Consider briefly the names though:  Vortigen is less a name than a title, which has been interpreted as “King of Kings.” Horsa means “horse” and Hengest either “stallion” – or alternatively the almost-exact opposite, “gelding.” (How etymologists justify their art as a science sometimes eludes me!) How likely is it, for two sons to be both named in equine fashion?  I wonder whether these were titles, rather than names, in the same way that Emperor Haile Selassie of Ethiopia was known as the “Lion of Judah”?


While I will accept that some laws are copied from one king to another, the successive laws against Paganism  seem to subtly change focus in each new generation: presumably to combat whatever was the “latest fad”.  The Saxon kings and the Church give us evidence of what was going on in England by what they forbade. For example, The Laws of King Alfred include:

30. The women (faamnan) who are accustomed to harbour enchanters (onfon gealdor-crasftiganJ and wizards (scin-læcan) and witches (wiccan) * do not allow them to live.

32. And he that sacrifices to idols (god-geldum onsaeoge), rather than to God alone, let him suffer

death. (Griffiths, 2006: 50)

Hence we know that people in the 880s were acting as enchanters, wizards and witches, as well as sacrificing to idols. It is unlikely that a law would be passed against something that did not exist. Prior to that in AD666, the biographer of St. Wilfriþ tells how a priest of the South Saxons cursed Wilfriþ and his companions as they were cast ashore in a storm.

The Council of Clofeshoh (747) condemned those who practiced divinations, auguries, incantations and the like.  The Dialogue of Archbishop Egbert named those who worshipped idols or gave themselves to the devil through others who took auspices or practiced astrology or enchantment as men who should never be appointed to the priesthood. (Blair, PH L997:LL7) – Though one might think they were already part of a rival priesthood, and would not therefore be interested in the one being denied them!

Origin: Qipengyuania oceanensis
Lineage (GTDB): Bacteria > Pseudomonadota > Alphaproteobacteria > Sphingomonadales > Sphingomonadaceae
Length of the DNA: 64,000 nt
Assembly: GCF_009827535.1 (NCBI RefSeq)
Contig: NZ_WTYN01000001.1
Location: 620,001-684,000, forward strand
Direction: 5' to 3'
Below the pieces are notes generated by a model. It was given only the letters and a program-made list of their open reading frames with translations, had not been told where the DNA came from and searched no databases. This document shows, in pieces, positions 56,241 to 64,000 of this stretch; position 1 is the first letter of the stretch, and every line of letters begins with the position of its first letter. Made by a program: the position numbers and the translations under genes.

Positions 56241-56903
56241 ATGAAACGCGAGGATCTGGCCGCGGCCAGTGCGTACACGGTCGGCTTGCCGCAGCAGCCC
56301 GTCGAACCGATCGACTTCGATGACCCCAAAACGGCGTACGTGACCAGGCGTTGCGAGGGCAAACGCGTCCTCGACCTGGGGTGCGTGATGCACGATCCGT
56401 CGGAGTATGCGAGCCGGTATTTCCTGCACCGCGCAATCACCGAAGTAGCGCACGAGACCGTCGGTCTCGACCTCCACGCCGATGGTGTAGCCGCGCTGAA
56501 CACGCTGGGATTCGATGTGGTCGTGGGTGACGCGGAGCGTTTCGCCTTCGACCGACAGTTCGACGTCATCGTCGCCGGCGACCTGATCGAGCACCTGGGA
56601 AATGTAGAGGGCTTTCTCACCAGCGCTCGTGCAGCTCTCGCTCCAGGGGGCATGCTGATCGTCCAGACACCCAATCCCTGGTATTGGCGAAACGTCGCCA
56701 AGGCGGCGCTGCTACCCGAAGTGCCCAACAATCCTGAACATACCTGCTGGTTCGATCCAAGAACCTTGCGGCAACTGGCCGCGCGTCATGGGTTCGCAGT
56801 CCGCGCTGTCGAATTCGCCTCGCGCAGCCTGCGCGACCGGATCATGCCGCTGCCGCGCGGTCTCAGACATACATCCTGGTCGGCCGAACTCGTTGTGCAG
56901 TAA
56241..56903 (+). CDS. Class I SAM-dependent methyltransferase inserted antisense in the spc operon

Between 1009 and 1016, King Æþelræd published his laws which included Renounce all Pagan Customs (Griffiths, 2006:84) demonstrating this was still a problem within an Anglo Saxon culture that had supposedly been converted to Christianity nearly four centuries previously (Pagan practices were specifically banned under Archbishop Theodore’s 7th century Penitential, which included penances for sacrificing to devils, foretelling the future and burning grain in a house after the death of a man – the last being the only reference I know of that particular Pagan practice).

The popular image of Christian conversion across Europe is not supported by the evidence, with some countries vacillating between various religions depending on their current rulers, invaders and even who they wanted as their allies or trading partners. Why, for instance, was the supposedly  Christian King Aþelhere of the East Angles named by Bede as being within the ill-fated 30 legions of the fervently Heathen King Penda’s AD654 expedition against Oswiu? (Stenton, 1971:83) Was it purely politics? Or had East Anglia reverted to Paganism once more? Prudence Jones & Nigel Pennick provide a detailed analysis of this type of process in A History of Pagan Europe (1995).